If I could tell you only one thing about my life it would be this: when I was
seven years old the mailman ran over my head. As formative events go, nothing
else comes close; my careening, zigzag existence, my wounded brain and faith in
God, my collisions with joy and affliction, all of it has come, in one way or
another, out of that moment on a summer morning when the left rear tire of a
United States postal jeep ground my tiny head into the hot gravel of the San
Carlos Apache Indian Reservation.
It was a typical July day, ten o'clock and already pushing a hundred, the whole world lit with a painful white light. Our house was particularly vulnerable to the heat because, unlike the other HUD houses on the road, it was covered with black tar paperthe siding had never been put onand there were no shade trees, not even a bush to block the sun. There was an old lightning-struck cottonwood in the front yard, a charred skeleton of a tree that offered no shade at all until my mother got into the habit of hanging beer cans from its charred branches with fishing line. The beer cansthere were hundreds of them, and more than a dozen new ones being added each daywould make a peaceful clanking when a breeze came up, but they never did much to keep the house cool.
When the mailman stopped in front of our house that day my mother was in the cave-like darkness of the kitchen polishing off breakfast (four Pabst Blue Ribbons and half a way of ice cubes) and Grandma Paul was out back under the bear grass ramada in her traditional skirt and Mickey Mouse sweatshirt, grinding acorns and managing not to perspire. I was outside somewhere poking around in the weeds by the side of the road, or maybe wreaking havoc on a hill of fire antsI guess it doesn't really matter where I was or what I was doing.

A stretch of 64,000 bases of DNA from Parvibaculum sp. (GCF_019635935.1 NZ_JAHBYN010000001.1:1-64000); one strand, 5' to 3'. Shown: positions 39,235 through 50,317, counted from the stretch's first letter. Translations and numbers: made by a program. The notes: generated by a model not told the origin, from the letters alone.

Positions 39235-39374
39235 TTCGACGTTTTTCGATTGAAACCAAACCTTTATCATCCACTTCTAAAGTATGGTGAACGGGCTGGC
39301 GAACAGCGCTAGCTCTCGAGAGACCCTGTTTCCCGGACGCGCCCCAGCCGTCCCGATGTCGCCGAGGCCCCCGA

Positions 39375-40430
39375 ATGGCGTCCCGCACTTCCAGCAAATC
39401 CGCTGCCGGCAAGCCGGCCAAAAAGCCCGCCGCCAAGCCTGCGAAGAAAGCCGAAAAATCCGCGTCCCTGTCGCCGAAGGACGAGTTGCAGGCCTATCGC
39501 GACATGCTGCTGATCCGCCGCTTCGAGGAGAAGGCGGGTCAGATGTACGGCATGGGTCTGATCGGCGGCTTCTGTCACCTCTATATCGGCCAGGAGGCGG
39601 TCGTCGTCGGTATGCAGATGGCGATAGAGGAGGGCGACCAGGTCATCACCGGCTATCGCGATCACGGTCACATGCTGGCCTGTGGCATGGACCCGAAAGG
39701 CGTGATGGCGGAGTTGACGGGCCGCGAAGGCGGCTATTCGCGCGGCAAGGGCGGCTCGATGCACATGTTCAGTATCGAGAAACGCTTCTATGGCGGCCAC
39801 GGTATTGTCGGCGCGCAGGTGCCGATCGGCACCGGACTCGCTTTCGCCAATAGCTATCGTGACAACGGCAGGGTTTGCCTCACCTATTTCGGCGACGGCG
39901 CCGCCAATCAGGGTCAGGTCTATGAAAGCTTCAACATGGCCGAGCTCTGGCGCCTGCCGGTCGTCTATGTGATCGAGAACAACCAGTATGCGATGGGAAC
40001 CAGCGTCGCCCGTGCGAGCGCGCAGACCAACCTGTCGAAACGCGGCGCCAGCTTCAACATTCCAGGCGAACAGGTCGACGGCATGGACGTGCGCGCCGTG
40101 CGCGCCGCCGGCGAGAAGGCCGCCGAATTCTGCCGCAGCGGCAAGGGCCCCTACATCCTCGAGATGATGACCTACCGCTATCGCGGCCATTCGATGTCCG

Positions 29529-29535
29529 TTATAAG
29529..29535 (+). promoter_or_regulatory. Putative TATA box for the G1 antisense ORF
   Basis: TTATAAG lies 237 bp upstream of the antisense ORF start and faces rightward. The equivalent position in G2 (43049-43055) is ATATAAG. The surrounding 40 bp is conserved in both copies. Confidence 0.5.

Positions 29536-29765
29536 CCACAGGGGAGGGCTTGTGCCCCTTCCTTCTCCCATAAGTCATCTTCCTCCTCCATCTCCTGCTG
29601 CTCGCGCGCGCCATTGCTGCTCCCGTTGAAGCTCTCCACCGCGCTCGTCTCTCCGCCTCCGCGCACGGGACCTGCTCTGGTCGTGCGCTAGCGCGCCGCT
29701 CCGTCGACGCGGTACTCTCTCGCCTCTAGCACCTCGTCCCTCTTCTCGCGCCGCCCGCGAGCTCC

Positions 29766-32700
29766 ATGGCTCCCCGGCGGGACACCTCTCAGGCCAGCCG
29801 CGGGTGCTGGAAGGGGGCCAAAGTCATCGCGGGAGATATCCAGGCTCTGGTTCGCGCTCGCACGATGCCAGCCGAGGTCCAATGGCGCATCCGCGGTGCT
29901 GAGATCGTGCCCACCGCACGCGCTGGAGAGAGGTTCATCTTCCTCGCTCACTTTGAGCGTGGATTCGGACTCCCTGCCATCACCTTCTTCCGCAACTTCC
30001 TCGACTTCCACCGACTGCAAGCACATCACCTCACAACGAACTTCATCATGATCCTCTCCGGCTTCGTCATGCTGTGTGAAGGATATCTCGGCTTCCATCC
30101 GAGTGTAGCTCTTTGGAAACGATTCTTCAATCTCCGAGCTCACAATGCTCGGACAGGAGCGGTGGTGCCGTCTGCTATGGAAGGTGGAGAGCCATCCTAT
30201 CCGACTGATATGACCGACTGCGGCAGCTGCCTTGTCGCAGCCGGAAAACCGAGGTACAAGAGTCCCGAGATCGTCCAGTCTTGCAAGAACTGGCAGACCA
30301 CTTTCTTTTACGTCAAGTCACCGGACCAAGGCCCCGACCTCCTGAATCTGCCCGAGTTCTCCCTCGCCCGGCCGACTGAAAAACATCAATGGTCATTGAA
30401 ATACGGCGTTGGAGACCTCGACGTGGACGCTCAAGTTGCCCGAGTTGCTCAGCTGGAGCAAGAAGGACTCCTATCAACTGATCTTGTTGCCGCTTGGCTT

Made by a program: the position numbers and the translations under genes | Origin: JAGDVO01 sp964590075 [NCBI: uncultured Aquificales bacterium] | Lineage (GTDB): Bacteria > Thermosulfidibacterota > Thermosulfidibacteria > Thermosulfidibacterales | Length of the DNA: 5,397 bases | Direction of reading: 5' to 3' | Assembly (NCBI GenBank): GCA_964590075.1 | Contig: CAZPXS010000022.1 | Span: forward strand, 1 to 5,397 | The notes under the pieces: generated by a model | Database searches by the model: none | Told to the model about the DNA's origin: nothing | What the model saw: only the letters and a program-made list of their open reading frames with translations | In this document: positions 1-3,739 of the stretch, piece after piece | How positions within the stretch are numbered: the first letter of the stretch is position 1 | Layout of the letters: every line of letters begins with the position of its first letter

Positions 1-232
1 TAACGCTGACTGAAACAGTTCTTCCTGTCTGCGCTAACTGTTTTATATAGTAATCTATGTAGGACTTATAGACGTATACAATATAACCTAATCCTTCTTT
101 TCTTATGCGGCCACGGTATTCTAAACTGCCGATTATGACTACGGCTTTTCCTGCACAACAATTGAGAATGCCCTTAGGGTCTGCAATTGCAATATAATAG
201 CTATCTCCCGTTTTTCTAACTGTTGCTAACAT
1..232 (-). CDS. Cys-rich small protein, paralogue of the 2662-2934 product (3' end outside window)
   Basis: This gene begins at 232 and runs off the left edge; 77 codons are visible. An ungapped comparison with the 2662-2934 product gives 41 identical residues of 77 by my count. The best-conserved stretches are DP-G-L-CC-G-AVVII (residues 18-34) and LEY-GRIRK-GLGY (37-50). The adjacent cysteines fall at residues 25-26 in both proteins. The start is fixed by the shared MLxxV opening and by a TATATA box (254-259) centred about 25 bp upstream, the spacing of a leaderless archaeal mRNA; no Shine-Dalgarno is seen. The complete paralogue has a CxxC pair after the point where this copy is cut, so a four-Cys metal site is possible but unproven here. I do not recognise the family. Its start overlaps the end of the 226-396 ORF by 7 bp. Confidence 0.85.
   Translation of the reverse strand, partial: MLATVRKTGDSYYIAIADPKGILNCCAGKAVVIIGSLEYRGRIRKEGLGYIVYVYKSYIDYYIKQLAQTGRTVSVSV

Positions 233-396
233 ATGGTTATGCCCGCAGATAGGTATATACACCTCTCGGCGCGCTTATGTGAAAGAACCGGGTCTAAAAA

What matters is that the mailman, a small bird-boned man with sweaty orange hair that looked like the inside of a pumpkin, put his jeep into park and went to have a word with my mother. What matters is that during the time he was gone, somethingGod only knows whatcompelled me to crawl under that jeep. Maybe I saw something intriguing under therea page from a catalogue or a stray hubcapor maybe the purple rectangle of shadow under the jeep seemed like a good place to cool off. I have to wonder: is it possible that seven-year-old Edgar, with his perpetually drunk and heartsick mother and his disappeared fathernot to mention his crazy witch of a grandmothermight have considered suicide? Is it possible that Edgar, seven years old and tired of it all, simply laid down his head under the tire of that jeep and waited?
From the little I know of my life until then, it's not a possibility I could rule out entirely. Even with my less-than-ideal childhood, one of the small regrets I carry around with me is that huge parts of that boy are lost to me forever; I have a broken, leaking memory of him at best. I guess this wouldn't bother most peoplewho remembers what seven years old was like anyway?but for me, obsessed with memory, with facts, with history on the smallest scale, obsessed not only with the whys but the simple whos and whats and wheres, it is a nagging absence, like the gap a knocked-out tooth leaves. I know more about total strangers than I do about seven-year-old Edgar; I'll never know what his favorite TV commercial was or where he hid all the worthless knickknacks he collected or what he feared most when he had to visit the shithouse in the middle of the night. I'll never know why he crawled under that jeep.
I do know, though, what happened when the bird-boned mailman got back behind the steering wheel of his mail jeep, released the emergency brake and stepped on the accelerator. When he felt the jeep labor against some resistancemaybe he thought it was a bump or a rock in the roadhe gave it a little more juice. The back end of the jeep rose up sharply, dropped back down, and the engine died. The mailman got out to investigate and when he saw my little body under the bumper of the jeep, my face mashed into the gravel of the road, blood already seeping among the shards of black rock as if welling up from a place deep underground, he screamed so loud that the dogs in the vicinity, most of them hairless renegades used to the worst and loudest kinds of shouting and drunken argument, howled in terror.
Excerpted from The Miracle Life of Edgar Mint by BRADY UDALL. Copyright © 2001 by Brady Udall. Excerpted by permission. All rights reserved. No part of this excerpt may be reproduced or reprinted without permission in writing from the publisher.
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